Leading proxy advisory firm Glass Lewis has endorsed a human rights shareholder proposal at Thomson Reuters (TSX, NSE: TRI) in light of the company's work for U.S. Immigration and Customs Enforcement (ICE).
The proposal was put forward by the B.C. Government and Service Employees' Union (BCGEU) and is up for consideration at Thomson Reuters's 2021 annual general meeting on June 9, 2021.
Thomson Reuters has made its products such as CLEAR available to ICE, which has used Thomson Reuters software to track and arrest immigrants on a massive scale. The shareholder proposal asks the board to produce a human rights risk report identifying potential risks as the company transitions to a technology and AI business. Thomson Reuters's lags behind its technology peers including Microsoft, Amazon, IBM, RELX (owner of Thomson LexisNexis) and salesforce.com who have adopted approaches to human rights.
According to Glass Lewis's analysis:
Particularly in light of the Company's Change Program, we believe that adoption of this proposal could provide some insulation from reputational harm and would allow shareholders to better understand how the Company is monitoring and managing potentially significant risks.
Last year, a similar resolution received nearly 30% vote in support by independent shareholders.
"This critical endorsement makes one thing clear: Thomson Reuters must take its commitment to human rights more seriously as it transitions to a technology and AI business," said BCGEU President Stephanie Smith. "As a union we understand that standing up for human rights around the world is essential to our collective progress towards social justice, and we hope to see a strong vote on this proposal on June 9th."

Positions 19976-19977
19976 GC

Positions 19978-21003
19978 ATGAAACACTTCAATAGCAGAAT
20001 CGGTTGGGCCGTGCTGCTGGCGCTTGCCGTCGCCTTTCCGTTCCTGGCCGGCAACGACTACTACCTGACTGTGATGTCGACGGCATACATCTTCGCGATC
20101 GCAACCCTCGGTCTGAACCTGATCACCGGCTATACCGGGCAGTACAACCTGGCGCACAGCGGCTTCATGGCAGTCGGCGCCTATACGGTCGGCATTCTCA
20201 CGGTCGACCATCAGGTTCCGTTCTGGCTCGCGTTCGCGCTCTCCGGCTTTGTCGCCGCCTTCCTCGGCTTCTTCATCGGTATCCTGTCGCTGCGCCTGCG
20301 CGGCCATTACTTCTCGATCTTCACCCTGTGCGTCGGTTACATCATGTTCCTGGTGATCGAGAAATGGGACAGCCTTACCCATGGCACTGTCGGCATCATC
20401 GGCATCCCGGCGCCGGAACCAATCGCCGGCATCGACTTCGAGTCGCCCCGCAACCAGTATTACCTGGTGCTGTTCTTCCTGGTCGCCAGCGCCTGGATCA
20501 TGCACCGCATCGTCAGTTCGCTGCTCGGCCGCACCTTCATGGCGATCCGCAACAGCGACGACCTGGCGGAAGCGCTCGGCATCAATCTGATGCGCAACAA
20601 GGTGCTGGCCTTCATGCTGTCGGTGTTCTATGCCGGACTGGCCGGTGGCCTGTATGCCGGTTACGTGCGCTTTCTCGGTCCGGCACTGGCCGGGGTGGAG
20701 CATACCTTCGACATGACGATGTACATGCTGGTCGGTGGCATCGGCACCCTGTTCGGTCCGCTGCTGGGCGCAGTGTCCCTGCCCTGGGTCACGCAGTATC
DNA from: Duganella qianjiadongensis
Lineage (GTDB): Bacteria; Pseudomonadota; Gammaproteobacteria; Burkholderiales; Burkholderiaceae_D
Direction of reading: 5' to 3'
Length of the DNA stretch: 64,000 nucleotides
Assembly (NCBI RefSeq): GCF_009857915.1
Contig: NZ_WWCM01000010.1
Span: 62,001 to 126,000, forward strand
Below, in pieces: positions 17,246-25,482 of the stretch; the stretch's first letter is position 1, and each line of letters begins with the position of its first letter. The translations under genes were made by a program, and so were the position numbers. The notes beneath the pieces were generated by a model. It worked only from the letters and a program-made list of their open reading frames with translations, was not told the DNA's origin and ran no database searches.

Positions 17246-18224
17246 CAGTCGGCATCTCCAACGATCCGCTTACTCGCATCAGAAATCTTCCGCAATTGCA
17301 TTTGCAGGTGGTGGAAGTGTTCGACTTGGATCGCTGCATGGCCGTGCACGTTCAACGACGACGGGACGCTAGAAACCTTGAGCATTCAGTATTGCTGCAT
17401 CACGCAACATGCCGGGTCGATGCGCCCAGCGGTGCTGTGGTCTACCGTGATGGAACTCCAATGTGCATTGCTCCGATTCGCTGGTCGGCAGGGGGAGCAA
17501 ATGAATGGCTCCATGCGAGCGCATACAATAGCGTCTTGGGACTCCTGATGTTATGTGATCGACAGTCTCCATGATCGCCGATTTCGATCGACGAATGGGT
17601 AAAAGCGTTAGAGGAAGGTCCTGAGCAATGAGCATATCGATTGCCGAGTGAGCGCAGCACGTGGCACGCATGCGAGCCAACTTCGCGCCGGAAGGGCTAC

"Thomson Reuters has a long history of supporting immigration enforcement in the United States, including funneling the data of tens of millions of Americans directly to U.S. Immigration and Customs Enforcement, which has used this data to terrorize and deport immigrants throughout the country," said Jacinta Gonzalez, senior campaign organizer for #NoTechforICE at Mijente. "They continue to provide ICE with technology for deportations and raids, which continue under the Biden administration. The company has a responsibility to investigate these practices for human rights abuses."
Historically a publishing business, Thomson Reuters announced its "Change Program" in 2021 to transition the company "from a content provider to a content-driven technology company." The company will increasingly rely on artificial intelligence and machine learning to grow revenues, and TRI sees its U.S. government business as a key driver for growth.
In its response to the shareholder proposal, Thomson Reuters says its contract with ICE has expired, however Thomson Reuters still has at least $4.5 million in active contracts with the U.S. Immigration and Customs Enforcement, as well as other contracts with the U.S. Department of Homeland Security, that involve electronic intelligence research tools and data analysis.
Thomson Reuters' annual general meeting takes place on June 9, 2021. The virtual meeting will be available at this link.
View the investor briefing here.
View the and the excerpt from management circular here on page 113 or B-1.
Emma Pullman | Capital Markets Advisor | B.C. Government and Service Employees' Union (BCGEU) | [email protected]
The BCGEU is one of the largest unions in B.C. with over 80,000 members in almost every community and economic sector in the province. Learn more at www.bcgeu.ca
Under BCGEU's responsible investment strategy, the union has engaged with some of Canada's largest and most influential companies on issues including human rights, worker's rights, sexual misconduct, and executive compensation. The union's strategy has succeeded in achieving strong commitments on human rights due diligence, executive compensation, food waste and climate disclosure.
Do you like this post?